Electro-clinical and imaging characteristics of focal cortical dysplasia: correlation with pathological subtypes.
ABSTRACT Focal cortical dysplasia (CD) is a common cause of pharmaco-resistant epilepsy. CD is due to abnormalities in neuronal migration, proliferation, and/or differentiation that result in four distinct pathological subtypes: 1A, 1B, 2A, and 2B. In order to provide clinical correlation to these pathological subtypes, we reviewed the electro-clinical and imaging characteristics and surgical outcomes of the four pathological subtypes of CD.
We retrospectively reviewed patient data from epilepsy surgeries at the Cleveland Clinic Foundation between 1990 and 2002. Only those patients with the definite pathological diagnosis of isolated cortical dysplasia were included in the study (n = 145).
Pathological subtypes 2A and 2B were predominantly frontal in location, and had a more severe epilepsy syndrome with lower intelligence quotient scores than subtypes 1A and 1B. Patients with subtype 1A FCD had less severe, later onset epilepsy that was predominantly located in the temporal lobe. Risk factors for epilepsy included febrile seizures for type 1A, head trauma for types 1A and 1B, and perinatal adverse events for type 2B. Type 2B demonstrated significantly more FLAIR signal abnormalities than the other groups. Sixty-three percent of patients overall had an Engel I outcome at 6 months follow-up. The best outcomes were in the 2B subtype, and in those who did not require an invasive EEG evaluation.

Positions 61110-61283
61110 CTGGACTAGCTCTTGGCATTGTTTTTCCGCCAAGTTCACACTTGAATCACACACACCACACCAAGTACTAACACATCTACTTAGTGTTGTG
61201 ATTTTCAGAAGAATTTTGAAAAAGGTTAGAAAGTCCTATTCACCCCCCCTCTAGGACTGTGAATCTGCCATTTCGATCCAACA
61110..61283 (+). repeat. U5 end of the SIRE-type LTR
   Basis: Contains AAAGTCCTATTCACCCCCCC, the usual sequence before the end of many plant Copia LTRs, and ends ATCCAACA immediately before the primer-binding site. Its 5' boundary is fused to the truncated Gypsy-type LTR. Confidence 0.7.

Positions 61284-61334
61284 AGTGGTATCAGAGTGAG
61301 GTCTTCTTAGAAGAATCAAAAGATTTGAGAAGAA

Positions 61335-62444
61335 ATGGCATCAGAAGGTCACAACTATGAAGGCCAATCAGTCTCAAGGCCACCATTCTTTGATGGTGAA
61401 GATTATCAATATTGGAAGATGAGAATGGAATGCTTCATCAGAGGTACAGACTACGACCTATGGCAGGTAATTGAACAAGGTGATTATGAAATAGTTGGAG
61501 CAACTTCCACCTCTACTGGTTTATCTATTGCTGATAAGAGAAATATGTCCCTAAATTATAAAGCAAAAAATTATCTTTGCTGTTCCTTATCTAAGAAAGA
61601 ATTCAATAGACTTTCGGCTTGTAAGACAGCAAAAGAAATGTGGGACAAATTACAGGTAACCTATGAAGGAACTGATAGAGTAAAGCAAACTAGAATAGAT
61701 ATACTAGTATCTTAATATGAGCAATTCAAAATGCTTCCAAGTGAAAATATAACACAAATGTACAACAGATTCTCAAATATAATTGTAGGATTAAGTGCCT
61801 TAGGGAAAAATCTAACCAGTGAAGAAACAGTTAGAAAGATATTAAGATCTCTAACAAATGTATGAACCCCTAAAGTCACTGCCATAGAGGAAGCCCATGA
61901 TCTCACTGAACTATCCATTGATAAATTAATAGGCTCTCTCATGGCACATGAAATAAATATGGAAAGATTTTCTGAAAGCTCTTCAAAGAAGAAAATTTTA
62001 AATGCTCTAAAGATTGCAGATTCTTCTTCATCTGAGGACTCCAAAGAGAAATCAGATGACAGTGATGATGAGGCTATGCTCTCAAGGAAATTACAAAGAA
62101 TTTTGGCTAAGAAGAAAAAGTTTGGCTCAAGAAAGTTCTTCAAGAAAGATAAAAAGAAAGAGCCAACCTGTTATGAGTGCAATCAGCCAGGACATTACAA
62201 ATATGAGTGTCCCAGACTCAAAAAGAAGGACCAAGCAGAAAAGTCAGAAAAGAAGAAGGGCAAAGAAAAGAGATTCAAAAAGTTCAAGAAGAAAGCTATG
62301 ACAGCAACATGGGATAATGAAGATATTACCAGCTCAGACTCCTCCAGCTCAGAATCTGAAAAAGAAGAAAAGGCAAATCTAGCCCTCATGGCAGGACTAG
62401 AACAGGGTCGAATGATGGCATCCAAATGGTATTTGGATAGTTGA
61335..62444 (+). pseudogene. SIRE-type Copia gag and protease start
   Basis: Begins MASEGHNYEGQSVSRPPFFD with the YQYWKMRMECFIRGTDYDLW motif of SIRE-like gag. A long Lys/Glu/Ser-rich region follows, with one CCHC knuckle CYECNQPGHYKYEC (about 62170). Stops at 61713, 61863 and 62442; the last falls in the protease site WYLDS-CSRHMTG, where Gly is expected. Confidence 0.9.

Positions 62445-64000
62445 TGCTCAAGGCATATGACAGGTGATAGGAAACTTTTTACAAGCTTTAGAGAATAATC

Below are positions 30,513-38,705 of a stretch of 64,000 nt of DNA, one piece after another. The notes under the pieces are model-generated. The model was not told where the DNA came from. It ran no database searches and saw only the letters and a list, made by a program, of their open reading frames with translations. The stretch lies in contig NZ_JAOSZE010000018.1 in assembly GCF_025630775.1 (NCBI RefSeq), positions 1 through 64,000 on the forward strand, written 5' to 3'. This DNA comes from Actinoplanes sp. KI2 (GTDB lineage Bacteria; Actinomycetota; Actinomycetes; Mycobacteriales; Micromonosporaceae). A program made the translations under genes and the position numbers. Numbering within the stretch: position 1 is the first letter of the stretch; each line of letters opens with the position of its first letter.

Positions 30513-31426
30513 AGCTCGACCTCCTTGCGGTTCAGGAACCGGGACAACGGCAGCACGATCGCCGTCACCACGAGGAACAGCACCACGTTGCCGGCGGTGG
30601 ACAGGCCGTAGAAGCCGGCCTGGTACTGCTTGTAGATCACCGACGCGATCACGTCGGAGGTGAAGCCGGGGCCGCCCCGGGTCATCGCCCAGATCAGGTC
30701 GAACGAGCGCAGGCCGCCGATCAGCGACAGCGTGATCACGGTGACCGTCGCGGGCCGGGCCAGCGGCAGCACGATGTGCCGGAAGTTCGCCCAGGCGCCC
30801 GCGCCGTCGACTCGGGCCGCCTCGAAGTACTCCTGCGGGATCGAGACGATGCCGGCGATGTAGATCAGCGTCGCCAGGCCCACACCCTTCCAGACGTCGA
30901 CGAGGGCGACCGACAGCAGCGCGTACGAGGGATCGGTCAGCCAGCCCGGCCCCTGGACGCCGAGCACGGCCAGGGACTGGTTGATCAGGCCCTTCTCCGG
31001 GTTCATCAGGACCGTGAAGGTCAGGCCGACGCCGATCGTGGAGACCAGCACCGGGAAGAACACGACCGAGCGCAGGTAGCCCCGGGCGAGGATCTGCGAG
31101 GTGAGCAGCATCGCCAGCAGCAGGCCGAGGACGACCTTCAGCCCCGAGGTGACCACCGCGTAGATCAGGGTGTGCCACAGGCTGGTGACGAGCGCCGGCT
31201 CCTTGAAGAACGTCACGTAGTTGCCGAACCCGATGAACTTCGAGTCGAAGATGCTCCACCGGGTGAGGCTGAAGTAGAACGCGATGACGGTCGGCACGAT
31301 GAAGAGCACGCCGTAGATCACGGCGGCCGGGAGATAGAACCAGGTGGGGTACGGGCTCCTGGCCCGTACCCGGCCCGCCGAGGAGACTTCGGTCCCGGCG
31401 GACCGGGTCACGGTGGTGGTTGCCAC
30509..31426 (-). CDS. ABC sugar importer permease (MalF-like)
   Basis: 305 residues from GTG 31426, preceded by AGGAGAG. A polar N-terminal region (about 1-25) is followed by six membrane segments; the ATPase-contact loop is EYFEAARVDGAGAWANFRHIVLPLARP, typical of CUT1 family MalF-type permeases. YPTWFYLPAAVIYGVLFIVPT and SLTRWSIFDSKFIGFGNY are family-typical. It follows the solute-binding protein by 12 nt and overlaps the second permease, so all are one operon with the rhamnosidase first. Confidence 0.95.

Clinically important differences exist between the pathological subtypes of CD, which may assist in their management, and provide further insight into their underlying pathophysiology.
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ABSTRACT: A significant minority of patients with focal epilepsy are candidates for resective epilepsy surgery. Structural and functional neuroimaging plays an important role in the presurgical evaluation of theses patients. The most frequent etiologies of pharmacoresistant epilepsy in the adult population are mesial temporal sclerosis, malformations of cortical development, cavernous angiomas, and low-grade neoplasms. High-resolution multiplanar magnetic resonance imaging (MRI) with sequences providing T1 and T2 contrast is the initial imaging study of choice to detect these epileptogenic lesions. The epilepsy MRI protocol can be individually tailored when considering the patient's clinical and electrophysiological data. Metabolic imaging techniques such as positron emission tomography (PET) and single photon emission tomography (SPECT) visualize metabolic alterations of the brain in the ictal and interictal states. These techniques may have localizing value in patients with a normal MRI scan. Functional MRI is helpful in non-invasively identifying areas of eloquent cortex.Developments in imaging technology and digital postprocessing may increase the yield for imaging studies to detect the epileptogenic lesion and to characterize its connectivity within the epileptic brain.Journal of Clinical Neurology 04/2008; 4(1):1-16. · 1.69 Impact Factor